Priestley’s portrays Mrs Birling as a snobbish, cold-hearted and unsympathetic woman but she pretends to be sympathetic towards Eva Smiths’ death. Yet she was the one who worked in the women’s charity organisation and refused to help her in the first place - highlighting her harsh and uncaring nature. Also, Mrs Birling feigns to be oblivious towards her son’s drinking and pretends that she is an eloquent, sophisticated and well-mannered woman.nevertheless; the way she behaves to inspector Goole is one of rudeness, disrespect and impertinence.
Mrs Birling acts as if she is sensitive and caring towards Eva Smith’s death “I’m sorry she should have come to such a horrible end. But I accept no blame for it at all.” At first the reader is convinced that Mrs. Birling is feeling considerate towards Eva – however, the use of the conjunction “but” tells us otherwise- since the conjunction twists the tone into a negative one. Hence she is returning to her cruel and spiteful nature. Additionally the fact that she is avoiding blame emphasises she does not want responsibility because it might cause a scandal to the family which underlines her snobbish behaviour.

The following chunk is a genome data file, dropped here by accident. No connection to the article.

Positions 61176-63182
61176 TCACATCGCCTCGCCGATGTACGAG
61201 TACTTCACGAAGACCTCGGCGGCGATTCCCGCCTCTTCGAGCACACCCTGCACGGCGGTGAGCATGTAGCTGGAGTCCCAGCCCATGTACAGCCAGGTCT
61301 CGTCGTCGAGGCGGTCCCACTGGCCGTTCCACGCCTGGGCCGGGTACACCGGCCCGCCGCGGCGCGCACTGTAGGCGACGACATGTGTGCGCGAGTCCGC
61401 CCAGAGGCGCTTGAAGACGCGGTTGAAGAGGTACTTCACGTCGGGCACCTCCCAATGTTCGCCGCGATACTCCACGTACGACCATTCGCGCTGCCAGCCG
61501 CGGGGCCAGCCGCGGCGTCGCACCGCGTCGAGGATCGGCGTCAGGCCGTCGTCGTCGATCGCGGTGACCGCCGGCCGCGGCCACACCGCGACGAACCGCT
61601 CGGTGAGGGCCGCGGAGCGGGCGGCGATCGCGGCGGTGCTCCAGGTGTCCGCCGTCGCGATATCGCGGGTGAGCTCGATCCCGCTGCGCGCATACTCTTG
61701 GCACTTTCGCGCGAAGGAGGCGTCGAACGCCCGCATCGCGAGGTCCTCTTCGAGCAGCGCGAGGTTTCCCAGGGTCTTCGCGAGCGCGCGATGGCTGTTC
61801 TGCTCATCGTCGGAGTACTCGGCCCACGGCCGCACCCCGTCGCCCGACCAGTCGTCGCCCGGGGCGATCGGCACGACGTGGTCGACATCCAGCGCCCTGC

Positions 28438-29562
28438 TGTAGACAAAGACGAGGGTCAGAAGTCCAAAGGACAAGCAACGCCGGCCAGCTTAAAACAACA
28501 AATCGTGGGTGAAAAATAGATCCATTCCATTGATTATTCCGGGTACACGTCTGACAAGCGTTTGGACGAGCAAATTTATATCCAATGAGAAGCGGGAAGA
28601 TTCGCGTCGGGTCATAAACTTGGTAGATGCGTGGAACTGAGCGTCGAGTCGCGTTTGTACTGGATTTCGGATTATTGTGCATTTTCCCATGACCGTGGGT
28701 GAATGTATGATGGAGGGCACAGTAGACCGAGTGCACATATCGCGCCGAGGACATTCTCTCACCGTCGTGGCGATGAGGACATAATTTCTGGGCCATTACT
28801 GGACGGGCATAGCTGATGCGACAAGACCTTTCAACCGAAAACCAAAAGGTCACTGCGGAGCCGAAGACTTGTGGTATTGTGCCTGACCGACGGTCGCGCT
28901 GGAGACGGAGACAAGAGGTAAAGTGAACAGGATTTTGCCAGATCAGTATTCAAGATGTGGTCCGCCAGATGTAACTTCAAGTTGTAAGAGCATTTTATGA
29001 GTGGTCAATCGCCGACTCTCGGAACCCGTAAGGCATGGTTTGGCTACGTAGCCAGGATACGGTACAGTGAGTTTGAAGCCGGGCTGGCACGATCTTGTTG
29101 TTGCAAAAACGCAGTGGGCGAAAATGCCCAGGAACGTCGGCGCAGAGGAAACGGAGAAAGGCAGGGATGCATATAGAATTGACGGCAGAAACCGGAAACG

Furthermore, Mrs Birling pretends to be ignorant about Eric’s drinking problem”(staggered) it isn’t true…” the paralinguistic feature “(staggered)’’ is effective as her action mirrors her false shock and pretence. Though as an audience we know that her shock is forged in order to keep her family stable, secure and protected from humiliation.
Additionally Mrs Birling believes she is a decorous and respectable woman as she is upper class nonetheless as and audience the way she behaves towards the inspector is dismissive. “And if I was, what business is it of yours?” the interrogative sentence intensifies her arrogant, defensive tone and her rude and confrontational manner which implies that Mrs Birling does